Part 2 of this article.
So popping the back of the case, just four screws, reveals this…
There really isnt much to the unit. On the pic of the front you can see a debug header at the bottom. this is duplicated twoce more on the reverse with a finer pitched connector AND a pin header. Quite why 3 copies were needed I don’t know but they are the exact same pinout. The front connection is a perfectly sensible size and pitch. This contains power, the uC’s serial and ICSP lines.
The uC is a well known and standard part that most will be familiar with from the Arduino range. That’s right, you *could* put the Arduino bootloader on here and if I can work out how to talk to the display it would effectiveley be possible to roll your own display controller. As we have no specs on the LCD itself this is non trivial. Immediateley above it and hooked to the SPI bus is 1Mbit of NOR flash. The crystal is 7.3728Mhz which may have been chosen to make things a bit easier on the UART, although there is no real need to do this.
Below this is a Nordic Semi nRF9E5 RF SOC based on an 8051 core. Nordic Semi push this as a device for operation in the 433/868/915Mhz ISM bands. Given that only 433 is allowed in the UK (and europe I beleive) and looking at the antenna provided that’s where this will live. I can check this quickly enough with my SDR if I get time. however I’m not THAT interested in the radio at this time. These do answer back as the controller will complain if it sees no reply so these are full blown tranceivers and it may be possible to utilise them. The circuitry is quite well separated from the rest of the design suggestion it may have originated as a development board. RX, TX and CTS are labelled on the board, as are three other signals, BE, ARE and RWU. Quite what these are I don’t know however I would suspect there is at least one enable signal there.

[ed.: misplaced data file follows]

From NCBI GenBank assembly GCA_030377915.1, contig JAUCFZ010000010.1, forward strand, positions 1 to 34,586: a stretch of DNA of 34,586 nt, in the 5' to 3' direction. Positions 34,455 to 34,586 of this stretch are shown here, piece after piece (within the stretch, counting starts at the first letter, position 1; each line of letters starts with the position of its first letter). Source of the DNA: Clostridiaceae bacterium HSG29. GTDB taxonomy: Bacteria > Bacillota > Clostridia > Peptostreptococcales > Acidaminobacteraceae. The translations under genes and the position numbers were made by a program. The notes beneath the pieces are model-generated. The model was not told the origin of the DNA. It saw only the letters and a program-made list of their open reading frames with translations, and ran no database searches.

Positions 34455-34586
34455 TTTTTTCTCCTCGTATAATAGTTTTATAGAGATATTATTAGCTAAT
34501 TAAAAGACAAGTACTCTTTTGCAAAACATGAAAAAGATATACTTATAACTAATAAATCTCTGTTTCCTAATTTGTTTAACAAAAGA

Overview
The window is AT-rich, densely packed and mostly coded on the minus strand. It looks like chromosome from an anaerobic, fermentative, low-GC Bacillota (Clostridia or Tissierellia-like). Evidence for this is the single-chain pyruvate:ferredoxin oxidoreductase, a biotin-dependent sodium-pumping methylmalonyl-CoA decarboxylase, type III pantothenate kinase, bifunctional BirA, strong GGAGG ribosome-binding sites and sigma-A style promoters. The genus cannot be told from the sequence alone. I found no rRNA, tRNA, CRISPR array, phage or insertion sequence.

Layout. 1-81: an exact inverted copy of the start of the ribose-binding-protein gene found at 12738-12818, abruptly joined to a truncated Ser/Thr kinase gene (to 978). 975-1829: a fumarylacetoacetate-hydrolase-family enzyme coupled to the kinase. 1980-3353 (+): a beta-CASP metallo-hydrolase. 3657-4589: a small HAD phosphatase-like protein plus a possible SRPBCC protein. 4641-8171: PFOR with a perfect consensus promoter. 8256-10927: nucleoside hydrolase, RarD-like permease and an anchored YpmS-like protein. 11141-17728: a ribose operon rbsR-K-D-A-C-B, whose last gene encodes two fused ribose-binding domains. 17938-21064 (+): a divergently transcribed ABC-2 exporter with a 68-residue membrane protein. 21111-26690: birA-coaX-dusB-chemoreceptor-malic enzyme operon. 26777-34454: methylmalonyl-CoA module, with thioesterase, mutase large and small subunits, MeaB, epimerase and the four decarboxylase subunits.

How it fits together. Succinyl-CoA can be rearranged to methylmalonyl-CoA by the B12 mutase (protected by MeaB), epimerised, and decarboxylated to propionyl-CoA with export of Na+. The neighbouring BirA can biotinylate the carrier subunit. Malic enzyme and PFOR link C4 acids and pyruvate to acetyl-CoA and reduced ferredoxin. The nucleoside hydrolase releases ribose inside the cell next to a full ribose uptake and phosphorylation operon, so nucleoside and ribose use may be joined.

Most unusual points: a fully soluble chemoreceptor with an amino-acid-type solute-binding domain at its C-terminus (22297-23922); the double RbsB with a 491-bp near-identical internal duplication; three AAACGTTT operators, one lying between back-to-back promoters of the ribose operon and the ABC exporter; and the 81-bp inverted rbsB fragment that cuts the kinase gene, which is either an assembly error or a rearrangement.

This seems to be power supply territory. A bog standard LP324 op amp lives in the middle and then there are a good spattering of caps and an inductor here and what looks like a controller. This needs metering out when the display is doing something. The ribbon on this side seems mostly dedicaed to power with many pins linked. There is an IC buried in the flat flex here too so it’s not quite that simple. I would imagine this is power supplies and row select with the upper ribbons handling the columns.
A close up of the display labels. The model number throws up a pdf : datasheet
This gives us something to go on, we have pin names and potentially the driver chips. We also have the display voltages, 3-5V for Logic and 15-20V for the display! Hence the power supplies.
The drivers seem to be referred to as ‘TAB’s and a quick look for the controllers listed not only gives the chip, but the flat flex layout in the datasheet. So for the top two tabs:
And the side one:
The top two cover 160 columns each and the side, 240 giving is a resolution of 320*240 which nmatches the image size the software asks for and the model of the display. Hopefully this provides what we need to drive the LCD itself, with out the need for constant refresh there is probobly less speed contraint on the scan time and indeed the scan does seem very slow when its refreshed. A quick check with a meter implies that the pinouts of the displays matches that of the tab. It also suggests that the NT7701s are cascaded as per the datasheet.
This gives us an 8 bit wide interface with 4 control lines and a clock. All of a sudden the idea of driving the display direct seems a little less daunting. With the large SPI EEPROM on board it should be possible to implement a char gen, although the limited RAM may be an issue. If we assume we use one byte per block of 8 pixels thats 320*240/8 = 9600 bytes or 10K of your 16K of RAM on the 16L8. If we are running as a display controller and nothing else this should be plenty. As we are only updating the display when it needs to change there is no need for double buffering etc.
A little update here: Part 2 1/2 – Life!